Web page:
Let us try to find the local minima and maxima for the function func(x). The interval of interest is [-6 0]. The algorithms are iterative. There are 2 methods to use. The first one decides x in a given interval, and the second one looks for x around an initial guess. To decide the maxima we are looking for an x that minimizes the negative function: -func(x).

**fminbnd(func,x1,x2):** Gives the x-value for a local minima.

`[x,y,flag,info]=fminbnd(func,x1,x2)`

As above, but we also get the y-value. Flag gives a positive number, if minima is localized and a negative number otherwise. We store the information about the iterations in the variable info.**fminsearch(func, x0,):** Gives the x-value for a local minima somewhere close to the initial guess x0.

Decide the global minima and maxima that exist on the interval -8 to 0 for the function func(x). This gives:

```
x =
-1.7326
y =
-5.9511
flag =
1
```

This seems to be true for our function. If we want to find the maxima values, the same command can be used. The only difference will be a minus sign in front of the function. Whenever we call the function fzero. The command looks for a minima but will in fact localize the maxima due to the minus sign. See below!

```
function f=func(x)
f=-(3*sin(x)-2+cos(x.^2)); % Note the minus sign in front of parenthesis.
>> fminbnd(@func,-8,0)
```

Look below for the answer. Note that the y-value is negated. Compare the plot func(x to our result below.

```
x = y =
-1.8691 -5.0046
```

Our maxima occurs at x=-1.8691, and the value of y becomes y=5.0046. Is this an accurate result according to your opinion?

**Interpolation of data sets**

Assume that we have made a number of measurements and thereby guessed a function relating the input and output. Then we also have some knowledge of the values between the measured points. This is very common in sampled applications. Think of a sampled continuous sine wave function with a very low sampling frequency. This can be done very simply, if we use a vector x with low resolution. Let us create one. Use the x vector values and calculate the corresponding sine function values and plot it in bellow Figure.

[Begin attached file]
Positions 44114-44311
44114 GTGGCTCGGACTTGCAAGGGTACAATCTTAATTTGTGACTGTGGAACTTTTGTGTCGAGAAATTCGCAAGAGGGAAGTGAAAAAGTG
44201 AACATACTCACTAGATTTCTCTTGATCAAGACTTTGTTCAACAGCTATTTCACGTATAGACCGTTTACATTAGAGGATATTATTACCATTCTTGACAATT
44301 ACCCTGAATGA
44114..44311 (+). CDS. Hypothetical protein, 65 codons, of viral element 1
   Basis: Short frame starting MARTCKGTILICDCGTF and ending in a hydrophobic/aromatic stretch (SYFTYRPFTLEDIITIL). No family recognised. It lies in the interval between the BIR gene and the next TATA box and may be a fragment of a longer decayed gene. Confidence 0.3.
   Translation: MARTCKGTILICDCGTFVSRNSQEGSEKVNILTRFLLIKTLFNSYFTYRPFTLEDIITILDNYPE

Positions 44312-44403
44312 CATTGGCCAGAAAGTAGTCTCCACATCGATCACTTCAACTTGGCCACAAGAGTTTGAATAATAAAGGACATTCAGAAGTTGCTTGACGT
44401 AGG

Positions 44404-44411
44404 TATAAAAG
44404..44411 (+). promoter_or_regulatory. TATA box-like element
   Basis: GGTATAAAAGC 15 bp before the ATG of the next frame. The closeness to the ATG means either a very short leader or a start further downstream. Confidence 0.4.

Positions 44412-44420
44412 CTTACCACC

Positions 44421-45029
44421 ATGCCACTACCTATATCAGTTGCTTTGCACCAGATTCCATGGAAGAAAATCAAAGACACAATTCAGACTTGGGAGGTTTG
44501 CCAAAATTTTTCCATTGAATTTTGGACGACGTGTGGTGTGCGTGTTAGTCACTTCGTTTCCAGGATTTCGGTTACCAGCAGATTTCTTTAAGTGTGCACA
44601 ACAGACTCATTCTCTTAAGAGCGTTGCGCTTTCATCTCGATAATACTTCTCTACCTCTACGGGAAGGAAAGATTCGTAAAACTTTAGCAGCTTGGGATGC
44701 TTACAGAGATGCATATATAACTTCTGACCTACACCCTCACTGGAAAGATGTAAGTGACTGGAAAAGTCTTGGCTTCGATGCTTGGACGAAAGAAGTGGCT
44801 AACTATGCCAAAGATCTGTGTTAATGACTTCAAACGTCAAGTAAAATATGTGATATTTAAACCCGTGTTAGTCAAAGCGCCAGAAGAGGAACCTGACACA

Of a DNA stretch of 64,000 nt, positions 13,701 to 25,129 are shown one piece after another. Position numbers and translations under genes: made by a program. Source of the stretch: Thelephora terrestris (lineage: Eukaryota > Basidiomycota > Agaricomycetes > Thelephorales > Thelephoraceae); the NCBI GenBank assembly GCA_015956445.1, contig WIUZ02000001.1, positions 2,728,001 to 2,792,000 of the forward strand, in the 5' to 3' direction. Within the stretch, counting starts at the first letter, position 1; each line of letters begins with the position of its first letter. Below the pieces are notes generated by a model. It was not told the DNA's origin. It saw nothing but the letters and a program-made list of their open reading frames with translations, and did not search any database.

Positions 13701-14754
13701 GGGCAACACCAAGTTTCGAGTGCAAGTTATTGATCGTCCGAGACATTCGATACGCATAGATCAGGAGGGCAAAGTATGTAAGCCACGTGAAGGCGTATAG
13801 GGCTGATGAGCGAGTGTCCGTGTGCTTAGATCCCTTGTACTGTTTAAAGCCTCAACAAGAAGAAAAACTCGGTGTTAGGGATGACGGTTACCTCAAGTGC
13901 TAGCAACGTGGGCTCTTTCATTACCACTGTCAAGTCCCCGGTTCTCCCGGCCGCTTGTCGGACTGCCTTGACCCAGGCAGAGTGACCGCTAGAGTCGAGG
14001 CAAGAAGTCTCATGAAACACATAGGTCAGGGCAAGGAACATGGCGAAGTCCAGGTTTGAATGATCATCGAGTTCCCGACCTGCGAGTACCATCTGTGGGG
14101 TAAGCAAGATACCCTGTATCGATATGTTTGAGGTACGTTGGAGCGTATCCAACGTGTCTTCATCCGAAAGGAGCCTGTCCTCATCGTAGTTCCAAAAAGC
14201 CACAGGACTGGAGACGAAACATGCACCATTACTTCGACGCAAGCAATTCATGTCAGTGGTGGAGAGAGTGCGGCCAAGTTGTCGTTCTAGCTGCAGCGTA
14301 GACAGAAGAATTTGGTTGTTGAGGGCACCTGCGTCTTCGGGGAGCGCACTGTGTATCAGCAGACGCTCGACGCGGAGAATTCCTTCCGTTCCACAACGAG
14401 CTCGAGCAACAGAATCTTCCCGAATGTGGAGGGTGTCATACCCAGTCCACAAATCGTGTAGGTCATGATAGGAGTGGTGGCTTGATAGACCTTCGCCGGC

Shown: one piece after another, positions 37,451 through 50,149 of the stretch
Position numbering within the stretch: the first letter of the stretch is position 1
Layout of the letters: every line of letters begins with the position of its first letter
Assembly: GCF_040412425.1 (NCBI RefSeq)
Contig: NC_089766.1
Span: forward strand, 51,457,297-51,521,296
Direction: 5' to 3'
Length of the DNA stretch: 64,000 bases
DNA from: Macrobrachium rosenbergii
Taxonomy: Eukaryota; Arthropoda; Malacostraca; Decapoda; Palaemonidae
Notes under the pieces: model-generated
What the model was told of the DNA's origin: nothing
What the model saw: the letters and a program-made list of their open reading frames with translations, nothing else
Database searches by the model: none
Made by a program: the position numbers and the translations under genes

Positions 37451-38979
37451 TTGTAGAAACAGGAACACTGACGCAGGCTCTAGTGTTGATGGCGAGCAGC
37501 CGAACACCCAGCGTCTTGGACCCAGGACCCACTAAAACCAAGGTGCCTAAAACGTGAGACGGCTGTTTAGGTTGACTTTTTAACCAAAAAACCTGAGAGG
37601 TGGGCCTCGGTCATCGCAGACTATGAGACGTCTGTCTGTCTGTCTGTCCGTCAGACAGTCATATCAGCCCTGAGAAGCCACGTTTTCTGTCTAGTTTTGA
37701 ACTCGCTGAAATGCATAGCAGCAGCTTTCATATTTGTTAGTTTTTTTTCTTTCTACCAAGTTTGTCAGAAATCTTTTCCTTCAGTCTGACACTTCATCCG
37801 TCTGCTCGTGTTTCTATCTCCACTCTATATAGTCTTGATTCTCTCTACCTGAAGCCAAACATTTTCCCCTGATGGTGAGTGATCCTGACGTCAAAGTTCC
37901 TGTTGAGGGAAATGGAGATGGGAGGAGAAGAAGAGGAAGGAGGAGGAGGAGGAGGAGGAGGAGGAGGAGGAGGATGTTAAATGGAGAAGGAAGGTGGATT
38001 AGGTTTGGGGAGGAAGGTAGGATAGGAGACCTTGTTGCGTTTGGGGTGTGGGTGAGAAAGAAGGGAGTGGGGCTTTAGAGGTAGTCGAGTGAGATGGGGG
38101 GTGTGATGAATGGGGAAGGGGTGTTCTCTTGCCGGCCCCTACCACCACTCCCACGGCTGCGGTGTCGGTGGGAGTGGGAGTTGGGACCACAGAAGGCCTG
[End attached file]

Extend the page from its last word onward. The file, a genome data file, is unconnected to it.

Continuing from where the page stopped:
```
x=0:20;
y=sin(x), plot(x,y),grid
```

We could think of it as a rather badly shaped sine wave curve probably due to a too long sampling period. By interpolation one decides on a function P(x) that passes through certain known data points. The interpolated function can be used to calculate the function value approximately for any x. Normally one uses polynomials or functions combined from polynomials (spline functions) to make interpolations, but also sine and cosine waves can be useful.

Now, let us see what happens when we try to make a curve fit 10 random numbers.

```
y=rand(1,10) % 10 random numbers in a row vector
plot(y,'*')
```

See the figure below. Investigate whether it is possible to find a polynomial that can be adjusted to the random data.

Enter the figure window under Tools-> Basic Fitting. Mark the ninth-degree polynomial. This gives a polynomial that passes through all random data points. The basic fitting uses the least square method. Even if we use a lower degree it is still the best solution according to the least square method.

Mark the small box show equation. We can then explicitly see the polynomial in the figure window. Remove the ninth-degree polynomial and choose a linear equation instead. Matlab will now try to find the best linear equation. Mark the small box plot residuals. The error residual between each data point and the linear equation is calculated and shown. Despite large discrepancies this is the best first-order polynomial.